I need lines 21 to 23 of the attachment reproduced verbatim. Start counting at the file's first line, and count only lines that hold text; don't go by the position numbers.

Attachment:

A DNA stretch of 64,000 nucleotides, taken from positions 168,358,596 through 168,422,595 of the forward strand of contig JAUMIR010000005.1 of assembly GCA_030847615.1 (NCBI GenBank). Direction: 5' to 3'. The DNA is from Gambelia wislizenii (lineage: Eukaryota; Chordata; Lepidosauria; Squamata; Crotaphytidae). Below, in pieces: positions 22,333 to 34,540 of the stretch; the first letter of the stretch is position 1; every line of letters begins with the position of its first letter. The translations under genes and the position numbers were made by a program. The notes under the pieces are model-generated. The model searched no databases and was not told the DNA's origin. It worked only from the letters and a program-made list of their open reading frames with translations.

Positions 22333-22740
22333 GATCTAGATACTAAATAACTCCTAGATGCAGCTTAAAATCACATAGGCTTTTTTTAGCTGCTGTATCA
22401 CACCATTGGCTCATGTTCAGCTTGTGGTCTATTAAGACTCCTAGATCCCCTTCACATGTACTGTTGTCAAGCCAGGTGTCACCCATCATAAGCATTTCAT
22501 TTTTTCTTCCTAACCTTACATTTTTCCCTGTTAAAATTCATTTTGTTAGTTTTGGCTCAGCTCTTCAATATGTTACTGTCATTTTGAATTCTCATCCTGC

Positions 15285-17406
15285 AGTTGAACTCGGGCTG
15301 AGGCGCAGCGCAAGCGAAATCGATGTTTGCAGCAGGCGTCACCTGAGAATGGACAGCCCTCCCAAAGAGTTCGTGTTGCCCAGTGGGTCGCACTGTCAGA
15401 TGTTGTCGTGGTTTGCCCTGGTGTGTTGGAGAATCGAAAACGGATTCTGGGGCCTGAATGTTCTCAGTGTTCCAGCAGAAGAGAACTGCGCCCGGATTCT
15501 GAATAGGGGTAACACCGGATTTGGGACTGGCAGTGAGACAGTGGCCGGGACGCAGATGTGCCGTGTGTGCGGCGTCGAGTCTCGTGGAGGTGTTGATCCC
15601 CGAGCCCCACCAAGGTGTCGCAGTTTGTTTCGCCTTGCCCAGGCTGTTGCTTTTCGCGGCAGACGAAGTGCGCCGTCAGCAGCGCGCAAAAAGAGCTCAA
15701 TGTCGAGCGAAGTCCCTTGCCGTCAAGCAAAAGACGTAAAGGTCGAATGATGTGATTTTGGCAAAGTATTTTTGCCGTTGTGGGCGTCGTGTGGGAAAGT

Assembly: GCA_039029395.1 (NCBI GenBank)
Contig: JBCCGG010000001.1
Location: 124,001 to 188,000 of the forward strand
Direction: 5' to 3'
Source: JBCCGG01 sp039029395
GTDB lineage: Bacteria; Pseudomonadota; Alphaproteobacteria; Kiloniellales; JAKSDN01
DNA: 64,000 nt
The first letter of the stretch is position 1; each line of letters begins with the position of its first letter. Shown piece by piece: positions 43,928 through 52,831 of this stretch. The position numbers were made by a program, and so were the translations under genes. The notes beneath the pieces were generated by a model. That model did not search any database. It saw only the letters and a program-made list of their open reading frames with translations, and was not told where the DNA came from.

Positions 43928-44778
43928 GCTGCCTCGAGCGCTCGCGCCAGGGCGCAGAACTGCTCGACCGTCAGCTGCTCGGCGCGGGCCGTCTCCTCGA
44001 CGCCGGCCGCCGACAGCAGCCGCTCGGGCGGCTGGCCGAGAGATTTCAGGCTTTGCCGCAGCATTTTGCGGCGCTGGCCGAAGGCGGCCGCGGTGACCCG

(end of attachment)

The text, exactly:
Positions 43928-44778
43928 GCTGCCTCGAGCGCTCGCGCCAGGGCGCAGAACTGCTCGACCGTCAGCTGCTCGGCGCGGGCCGTCTCCTCGA
44001 CGCCGGCCGCCGACAGCAGCCGCTCGGGCGGCTGGCCGAGAGATTTCAGGCTTTGCCGCAGCATTTTGCGGCGCTGGCCGAAGGCGGCCGCGGTGACCCG